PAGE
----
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The Day They Threw an Election and Few Cared to Vote

March 02, 1997|Sherry Bebitch Jeffe | Sherry Bebitch Jeffe, a contributing editor to Opinion, is a senior associate at the Center for Politics and Economics at Claremont Graduate School and a political analyst for KCAL-TV

Every member of the City Council looks in the mirror and believes he or she sees the city's next mayor. But not this time. None of them has opted to challenge Mayor Richard Riordan in next month's municipal elections. Even council members with a free ride--their own seats are not at stake--are sitting this round out. Unhounded by state Sen. Tom Hayden, Riordan could have coasted to reelection as mayor of the nation's second-largest city virtually unopposed.

Of the eight council races on the ballot, three incumbents are uncontested and three more have only token opposition. Only Councilman Rudy Svorinich has drawn anything close to an active, if quixotic, challenge.

Los Angeles used to be known for its long and quirky lists of contenders for local office. What has happened to dry up the candidate pool?

A standard reply--and a favorite of some political scientists--is that low political participation means voters are happy with the way things are going. But are they contented enough to give their leaders a virtual bye?

A recent Times poll did reveal a dramatic turnaround in the way Angelenos view their city, its economy and their own circumstances. A majority (52%) felt things are going well, while 44% said they are not, a reversal of the numbers from the previous survey. In a related finding, the poll showed increased approval for the way both Riordan and the City Council are doing their jobs. But this uptick in residents' perceptions doesn't truly explain the dearth of competition.

In 1993, L.A. voters approved Charter Amendment 2, which limits elected officials to two terms in office. Riordan, then running an "outsider" campaign for mayor, called support for term limits proof "that the voters are fed up with the politicians and they want some new blood." But the transfusion is slow.

The first wholesale change will come in 2001, when the clock runs out for six of the seven incumbents likely to be reelected this year, and for Riordan, also favored to win reelection. Why should council members jump into a bruising and expensive campaign against Riordan today when they can wait until the mayor's office is up for grabs? And why shouldn't potential council candidates hold off running until they don't have to battle the built-in advantages of incumbency?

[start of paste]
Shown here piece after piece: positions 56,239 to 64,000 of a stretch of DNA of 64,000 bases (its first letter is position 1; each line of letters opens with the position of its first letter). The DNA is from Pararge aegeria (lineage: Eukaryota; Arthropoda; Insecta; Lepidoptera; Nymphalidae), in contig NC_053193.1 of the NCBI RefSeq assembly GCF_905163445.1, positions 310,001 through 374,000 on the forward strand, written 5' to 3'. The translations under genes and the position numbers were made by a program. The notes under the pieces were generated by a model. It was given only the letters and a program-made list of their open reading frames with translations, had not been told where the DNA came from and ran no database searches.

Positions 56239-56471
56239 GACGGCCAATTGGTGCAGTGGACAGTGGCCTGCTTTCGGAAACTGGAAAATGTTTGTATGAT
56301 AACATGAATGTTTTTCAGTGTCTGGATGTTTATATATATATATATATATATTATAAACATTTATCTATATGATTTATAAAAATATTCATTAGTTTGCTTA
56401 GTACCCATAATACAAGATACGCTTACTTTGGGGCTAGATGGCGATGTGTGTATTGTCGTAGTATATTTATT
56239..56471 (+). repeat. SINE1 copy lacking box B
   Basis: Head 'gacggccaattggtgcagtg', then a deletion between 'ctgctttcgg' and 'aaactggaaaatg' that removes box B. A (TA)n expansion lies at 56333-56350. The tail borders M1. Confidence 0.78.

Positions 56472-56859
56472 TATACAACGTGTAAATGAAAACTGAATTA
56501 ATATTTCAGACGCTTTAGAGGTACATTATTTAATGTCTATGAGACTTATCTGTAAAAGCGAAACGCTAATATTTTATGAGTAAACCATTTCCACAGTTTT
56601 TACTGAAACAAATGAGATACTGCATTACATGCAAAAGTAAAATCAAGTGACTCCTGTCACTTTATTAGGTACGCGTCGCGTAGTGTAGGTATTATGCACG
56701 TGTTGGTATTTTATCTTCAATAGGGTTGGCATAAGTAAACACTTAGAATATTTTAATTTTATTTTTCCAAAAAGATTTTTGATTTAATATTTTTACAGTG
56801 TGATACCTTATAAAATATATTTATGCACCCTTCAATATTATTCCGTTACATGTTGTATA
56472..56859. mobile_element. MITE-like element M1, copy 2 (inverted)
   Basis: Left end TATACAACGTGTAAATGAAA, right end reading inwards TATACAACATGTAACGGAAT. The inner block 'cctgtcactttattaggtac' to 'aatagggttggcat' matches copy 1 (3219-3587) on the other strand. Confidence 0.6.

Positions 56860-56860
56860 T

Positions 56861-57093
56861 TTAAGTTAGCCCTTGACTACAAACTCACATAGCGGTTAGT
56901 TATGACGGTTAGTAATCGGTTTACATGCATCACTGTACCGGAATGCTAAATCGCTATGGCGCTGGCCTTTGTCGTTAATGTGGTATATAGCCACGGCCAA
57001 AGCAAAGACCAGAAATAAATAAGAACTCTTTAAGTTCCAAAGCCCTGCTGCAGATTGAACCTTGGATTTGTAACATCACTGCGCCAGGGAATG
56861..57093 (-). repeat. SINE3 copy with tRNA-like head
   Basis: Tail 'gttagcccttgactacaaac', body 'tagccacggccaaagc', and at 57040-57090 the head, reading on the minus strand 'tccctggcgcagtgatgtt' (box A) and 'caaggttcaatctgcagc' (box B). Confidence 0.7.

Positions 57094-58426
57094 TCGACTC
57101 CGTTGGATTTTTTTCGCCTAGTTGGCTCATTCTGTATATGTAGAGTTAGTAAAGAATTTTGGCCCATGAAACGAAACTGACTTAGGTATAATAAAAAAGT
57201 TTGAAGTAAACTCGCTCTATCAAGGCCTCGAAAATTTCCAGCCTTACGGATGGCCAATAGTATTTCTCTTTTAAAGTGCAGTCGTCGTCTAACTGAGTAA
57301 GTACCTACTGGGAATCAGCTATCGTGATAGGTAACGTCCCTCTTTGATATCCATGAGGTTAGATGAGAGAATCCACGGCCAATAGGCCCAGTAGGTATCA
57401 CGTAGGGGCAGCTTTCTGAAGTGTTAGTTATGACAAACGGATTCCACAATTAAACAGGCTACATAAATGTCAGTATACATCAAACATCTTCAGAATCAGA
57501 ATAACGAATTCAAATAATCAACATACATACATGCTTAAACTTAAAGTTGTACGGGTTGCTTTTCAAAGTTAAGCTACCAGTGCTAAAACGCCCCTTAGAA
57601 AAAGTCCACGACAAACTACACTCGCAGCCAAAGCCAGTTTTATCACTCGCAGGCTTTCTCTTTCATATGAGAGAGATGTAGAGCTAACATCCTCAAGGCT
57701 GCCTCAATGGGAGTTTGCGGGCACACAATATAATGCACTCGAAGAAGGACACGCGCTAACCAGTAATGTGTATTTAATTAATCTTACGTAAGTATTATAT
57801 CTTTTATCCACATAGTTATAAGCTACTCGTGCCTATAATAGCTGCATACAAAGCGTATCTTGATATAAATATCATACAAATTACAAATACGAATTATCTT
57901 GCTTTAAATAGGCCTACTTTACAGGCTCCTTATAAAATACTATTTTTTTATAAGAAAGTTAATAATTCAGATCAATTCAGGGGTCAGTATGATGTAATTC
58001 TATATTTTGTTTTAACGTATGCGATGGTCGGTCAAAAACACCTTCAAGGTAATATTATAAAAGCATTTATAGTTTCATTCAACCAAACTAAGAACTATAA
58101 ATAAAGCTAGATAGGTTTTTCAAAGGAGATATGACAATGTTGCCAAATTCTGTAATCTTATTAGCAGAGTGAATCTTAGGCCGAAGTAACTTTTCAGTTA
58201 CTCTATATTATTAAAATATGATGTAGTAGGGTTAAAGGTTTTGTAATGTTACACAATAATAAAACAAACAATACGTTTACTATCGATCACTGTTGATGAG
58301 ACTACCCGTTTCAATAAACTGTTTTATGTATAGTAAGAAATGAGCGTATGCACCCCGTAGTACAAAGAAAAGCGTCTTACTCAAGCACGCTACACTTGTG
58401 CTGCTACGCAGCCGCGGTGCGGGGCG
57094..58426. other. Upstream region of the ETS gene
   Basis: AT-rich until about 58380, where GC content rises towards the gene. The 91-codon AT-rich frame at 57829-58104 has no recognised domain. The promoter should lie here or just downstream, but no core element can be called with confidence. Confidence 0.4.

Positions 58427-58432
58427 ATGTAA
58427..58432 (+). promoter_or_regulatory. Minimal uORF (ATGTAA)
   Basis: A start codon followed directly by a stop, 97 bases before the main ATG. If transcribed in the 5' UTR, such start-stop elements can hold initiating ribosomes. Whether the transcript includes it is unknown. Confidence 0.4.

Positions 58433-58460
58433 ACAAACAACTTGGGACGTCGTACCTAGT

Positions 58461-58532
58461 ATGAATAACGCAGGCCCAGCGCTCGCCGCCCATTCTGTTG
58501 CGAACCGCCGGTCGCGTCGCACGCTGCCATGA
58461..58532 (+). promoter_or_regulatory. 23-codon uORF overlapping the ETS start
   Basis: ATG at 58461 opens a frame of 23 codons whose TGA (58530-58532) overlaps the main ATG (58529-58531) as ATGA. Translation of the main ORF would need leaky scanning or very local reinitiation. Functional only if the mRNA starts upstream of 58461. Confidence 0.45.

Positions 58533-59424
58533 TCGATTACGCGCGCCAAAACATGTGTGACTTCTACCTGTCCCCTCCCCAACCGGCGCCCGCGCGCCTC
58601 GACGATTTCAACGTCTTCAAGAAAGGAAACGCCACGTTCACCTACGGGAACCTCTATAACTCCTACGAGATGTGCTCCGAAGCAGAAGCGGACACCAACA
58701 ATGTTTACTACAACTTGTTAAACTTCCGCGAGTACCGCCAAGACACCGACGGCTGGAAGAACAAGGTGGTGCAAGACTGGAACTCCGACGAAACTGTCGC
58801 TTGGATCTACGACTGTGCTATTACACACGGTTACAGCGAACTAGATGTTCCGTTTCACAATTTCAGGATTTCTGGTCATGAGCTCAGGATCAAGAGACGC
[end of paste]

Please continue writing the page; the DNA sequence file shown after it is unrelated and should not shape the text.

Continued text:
One incumbent advantage is the ability to raise money. In 1990, Los Angeles voters approved Proposition H, a wide-ranging ethics-in-government measure that included public funding of campaigns, and limits on contributions and spending. Paradoxically, such limits can make it much more difficult for untested opponents to raise money to challenge incumbents. Absent name recognition, a heavy and ready Rolodex or the ability to self-finance a campaign, it's better to wait term-limited politicians out.

Councilmember Richard Alarcon contends that running unopposed "means I don't have to focus as much energy on the campaign and I can focus on work." Whose work? With what accountability? Free of serious challengers, term-limited incumbents can easily subordinate district concerns to concentrating on how to win higher office.

No two elections are alike but, in all elections, results depend on who votes. Turnout in Los Angeles municipal primaries has generally declined from a high of 66% in 1969, the first Sam Yorty-Tom Bradley confrontation. Turnout in minority districts has lagged behind other areas.

In the 1993 primary, when every incumbent council member on the ballot faced a challenge and 24 candidates vied to replace retiring Bradley, turnout reached only 35% citywide. Inner-city numbers were below that. Turnout in the 1989 city primary was even more dismal--about 24%, the lowest in any mayoral election in at least the previous 32 years. In minority districts, it was even lower.

That year, two council incumbents ran unopposed and Bradley, under late-campaign fire for his extracurricular business activities, withstood challenges from City Councilman Nate Holden and former L.A. County Supervisor Baxter Ward (as well as eight minor candidates) to win his fifth term.

If this year's turnout duplicates that in 1989, as circumstances seem to warrant, what kind of a mandate can there be in winning by default?

How will the lack of competitive political races affect down-ballot issues? The direction of of charter reform could hinge on who turns out to vote. A recent Times poll indicated that 64% of city voters support rewriting the 72-year-old City Charter. The percentage was even higher (69%) among voters in the San Fernando Valley, where debate over secession fueled the charter-reform movement. These voters prefer the mayor's approach, contained in his initiative on the April ballot, which would give the power to rewrite the charter to an elected commission, rather than to an advisory panel appointed by the City Council.

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